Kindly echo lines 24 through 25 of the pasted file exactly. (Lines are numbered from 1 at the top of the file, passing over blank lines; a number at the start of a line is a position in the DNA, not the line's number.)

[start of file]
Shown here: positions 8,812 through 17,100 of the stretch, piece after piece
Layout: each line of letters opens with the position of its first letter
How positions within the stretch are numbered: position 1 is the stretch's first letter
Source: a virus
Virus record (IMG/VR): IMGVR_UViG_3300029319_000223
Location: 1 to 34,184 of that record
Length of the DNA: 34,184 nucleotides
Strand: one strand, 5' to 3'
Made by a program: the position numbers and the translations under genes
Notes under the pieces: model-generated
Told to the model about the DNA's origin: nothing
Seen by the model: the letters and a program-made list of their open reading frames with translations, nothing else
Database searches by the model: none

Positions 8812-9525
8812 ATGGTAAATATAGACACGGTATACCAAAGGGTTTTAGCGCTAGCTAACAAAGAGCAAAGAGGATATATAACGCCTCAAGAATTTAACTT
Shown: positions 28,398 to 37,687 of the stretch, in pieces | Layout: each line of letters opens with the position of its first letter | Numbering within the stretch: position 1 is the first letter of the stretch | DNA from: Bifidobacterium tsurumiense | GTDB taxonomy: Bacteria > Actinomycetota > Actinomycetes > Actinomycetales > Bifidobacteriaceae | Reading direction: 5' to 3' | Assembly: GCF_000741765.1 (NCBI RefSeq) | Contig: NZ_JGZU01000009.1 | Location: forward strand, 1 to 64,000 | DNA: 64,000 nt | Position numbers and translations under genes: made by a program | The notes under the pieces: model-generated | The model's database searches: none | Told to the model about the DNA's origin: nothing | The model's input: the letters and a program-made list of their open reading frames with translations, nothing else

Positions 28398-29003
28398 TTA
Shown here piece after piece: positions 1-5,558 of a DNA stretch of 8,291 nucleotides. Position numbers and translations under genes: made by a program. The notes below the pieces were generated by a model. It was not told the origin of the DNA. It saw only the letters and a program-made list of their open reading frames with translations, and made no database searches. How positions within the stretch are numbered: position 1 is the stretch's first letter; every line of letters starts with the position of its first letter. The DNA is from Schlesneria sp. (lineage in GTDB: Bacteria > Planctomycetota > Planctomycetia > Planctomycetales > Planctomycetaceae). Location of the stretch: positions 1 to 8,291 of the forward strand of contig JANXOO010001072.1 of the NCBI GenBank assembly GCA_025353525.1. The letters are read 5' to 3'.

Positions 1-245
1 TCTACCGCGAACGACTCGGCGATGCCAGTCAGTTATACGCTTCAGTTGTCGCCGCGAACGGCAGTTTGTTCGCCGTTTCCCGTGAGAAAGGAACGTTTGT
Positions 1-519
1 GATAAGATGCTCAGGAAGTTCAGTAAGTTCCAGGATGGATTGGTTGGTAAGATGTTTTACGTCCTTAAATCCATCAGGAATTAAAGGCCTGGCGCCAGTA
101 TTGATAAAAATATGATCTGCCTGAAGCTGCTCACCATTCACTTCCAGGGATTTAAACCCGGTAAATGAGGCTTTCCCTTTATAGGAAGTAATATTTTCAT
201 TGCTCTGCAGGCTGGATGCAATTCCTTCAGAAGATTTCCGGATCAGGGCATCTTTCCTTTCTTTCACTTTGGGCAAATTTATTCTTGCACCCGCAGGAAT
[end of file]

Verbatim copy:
101 TTGATAAAAATATGATCTGCCTGAAGCTGCTCACCATTCACTTCCAGGGATTTAAACCCGGTAAATGAGGCTTTCCCTTTATAGGAAGTAATATTTTCAT
201 TGCTCTGCAGGCTGGATGCAATTCCTTCAGAAGATTTCCGGATCAGGGCATCTTTCCTTTCTTTCACTTTGGGCAAATTTATTCTTGCACCCGCAGGAAT